The best way to know if a legacy automaker is getting serious about electric vehicles is to see if they are investing in converting their current manufacturing capacity to electric vehicle manufacturing capacity. We recently reported on Daimler and Volkswagen making the move in Germany and BMW now announces that it is following suit.

Today, the automaker confirmed that it will build the first fully electric MINI in 2019 and a fully electric BMW X3 in 2020 at its Leipzig plant, while the upcoming “fully electric BMW iNEXT” will be manufactured at the Dingolfing plant in 2021.

Several legacy automakers dabbling in electrification currently heavily rely on third-party suppliers to manufacture electric vehicle components. For example, LG is making for GM almost all the parts that make the Chevy Bolt EV an electric car.

BMW aims to incorporate more of the parts in its own manufacturing capacity. Oliver Zipse, member of the Board of Management of the BMW Group, responsible for Production said:

“The BMW Group is a pioneer and an innovator in electro-mobility. We will begin producing the fully electric BMW iNEXT here at our Dingolfing plant in 2021. This decision will further strengthen our German production locations, which, with their innovation capabilities, play a leading role all across our production network. In the area of electro-mobility, in particular, our aim is to ensure end-to-end systems expertise within the company.”

The Leipzig plant, where BMW currently produces its only all-electric vehicle, the BMW i3, will remain the assembly plant for the German automaker’s current generation of electric vehicles to which an all-electric Mini and BMW X3 SUV will be added, while the Dingolfing plant will focus on the next generation of “iNEXT” electric vehicles.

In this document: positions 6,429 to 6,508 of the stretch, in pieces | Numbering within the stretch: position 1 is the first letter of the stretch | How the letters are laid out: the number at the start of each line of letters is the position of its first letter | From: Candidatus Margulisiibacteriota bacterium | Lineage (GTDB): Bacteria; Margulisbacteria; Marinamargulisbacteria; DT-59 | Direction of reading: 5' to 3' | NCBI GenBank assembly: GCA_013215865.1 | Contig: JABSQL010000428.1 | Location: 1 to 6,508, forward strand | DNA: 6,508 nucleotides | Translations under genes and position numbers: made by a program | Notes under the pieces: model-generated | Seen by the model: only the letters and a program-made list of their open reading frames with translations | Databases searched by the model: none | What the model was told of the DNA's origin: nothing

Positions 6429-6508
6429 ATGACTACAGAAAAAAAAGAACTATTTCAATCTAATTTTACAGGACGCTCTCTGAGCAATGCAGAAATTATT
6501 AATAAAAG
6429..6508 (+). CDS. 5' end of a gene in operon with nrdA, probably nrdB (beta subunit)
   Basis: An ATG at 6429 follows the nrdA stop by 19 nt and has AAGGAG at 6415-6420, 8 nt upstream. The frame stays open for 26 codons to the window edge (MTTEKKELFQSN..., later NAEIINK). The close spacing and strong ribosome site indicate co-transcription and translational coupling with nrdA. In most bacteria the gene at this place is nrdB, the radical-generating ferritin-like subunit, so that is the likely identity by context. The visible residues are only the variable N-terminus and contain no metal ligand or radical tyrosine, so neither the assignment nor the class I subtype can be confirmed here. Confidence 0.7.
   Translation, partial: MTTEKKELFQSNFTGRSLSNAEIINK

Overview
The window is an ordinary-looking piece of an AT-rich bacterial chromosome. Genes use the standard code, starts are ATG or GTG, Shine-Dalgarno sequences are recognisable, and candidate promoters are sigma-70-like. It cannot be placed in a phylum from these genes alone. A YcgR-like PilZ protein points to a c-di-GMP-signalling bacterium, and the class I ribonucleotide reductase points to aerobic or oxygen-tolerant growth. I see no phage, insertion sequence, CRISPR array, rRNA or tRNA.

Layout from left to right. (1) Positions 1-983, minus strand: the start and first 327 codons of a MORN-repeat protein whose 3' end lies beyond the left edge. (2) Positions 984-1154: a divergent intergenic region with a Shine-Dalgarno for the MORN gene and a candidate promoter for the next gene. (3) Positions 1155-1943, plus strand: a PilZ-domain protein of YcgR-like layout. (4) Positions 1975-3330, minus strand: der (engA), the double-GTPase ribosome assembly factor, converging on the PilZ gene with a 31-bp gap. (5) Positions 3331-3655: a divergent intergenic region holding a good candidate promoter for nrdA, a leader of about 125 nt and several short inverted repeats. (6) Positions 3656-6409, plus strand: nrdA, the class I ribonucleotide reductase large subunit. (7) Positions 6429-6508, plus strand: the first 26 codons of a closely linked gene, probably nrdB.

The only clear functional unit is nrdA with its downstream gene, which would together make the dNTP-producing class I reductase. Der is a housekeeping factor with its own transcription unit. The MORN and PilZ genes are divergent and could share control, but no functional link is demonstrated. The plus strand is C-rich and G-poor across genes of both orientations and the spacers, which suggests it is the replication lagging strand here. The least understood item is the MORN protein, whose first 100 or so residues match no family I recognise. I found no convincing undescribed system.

Update: BMW specified that the production locations for the electric Mini and X3 have not been selected yet.

Though the plant already makes components for BMW’s current EVs, like high-voltage batteries and electric motors. The automaker says that it invested more than 100 million euros for electric vehicle production at the facility and “several hundred Dingolfing employees already work in areas related to e-mobility”.

Dr. Andreas Wendt, head of BMW Group Plant Dingolfing, commented:

“Dingolfing has a lot of experience and expertise in ramping up complex products – making it the ideal location for production of the BMW iNEXT. With its pure-electric drive train, larger dimensions and new technologies, such as autonomous driving and digital connectivity, the BMW iNEXT will be a real innovation driver. We are proud to have the opportunity to build this car here in Dingolfing. This year, we will be celebrating BMW’s 50th anniversary in Lower Bavaria. For me, the BMW iNEXT clearly signals the start of a new era and our intention to make the next 50 years just as successful.”

BMW unveiled several iNEXT concept electric vehicles over the last year – pictured above – and the sedan is expected to be the first to make it to production in 2021 with a long-range and autonomous driving capacity, but it’s unlikely to look much like any of those concepts.

While it took a long time for BMW to get its electric vehicle strategy in place, the company seems more serious than ever about the transition and even started holding meetings to warn employees that EVS are coming and here to stay.

 

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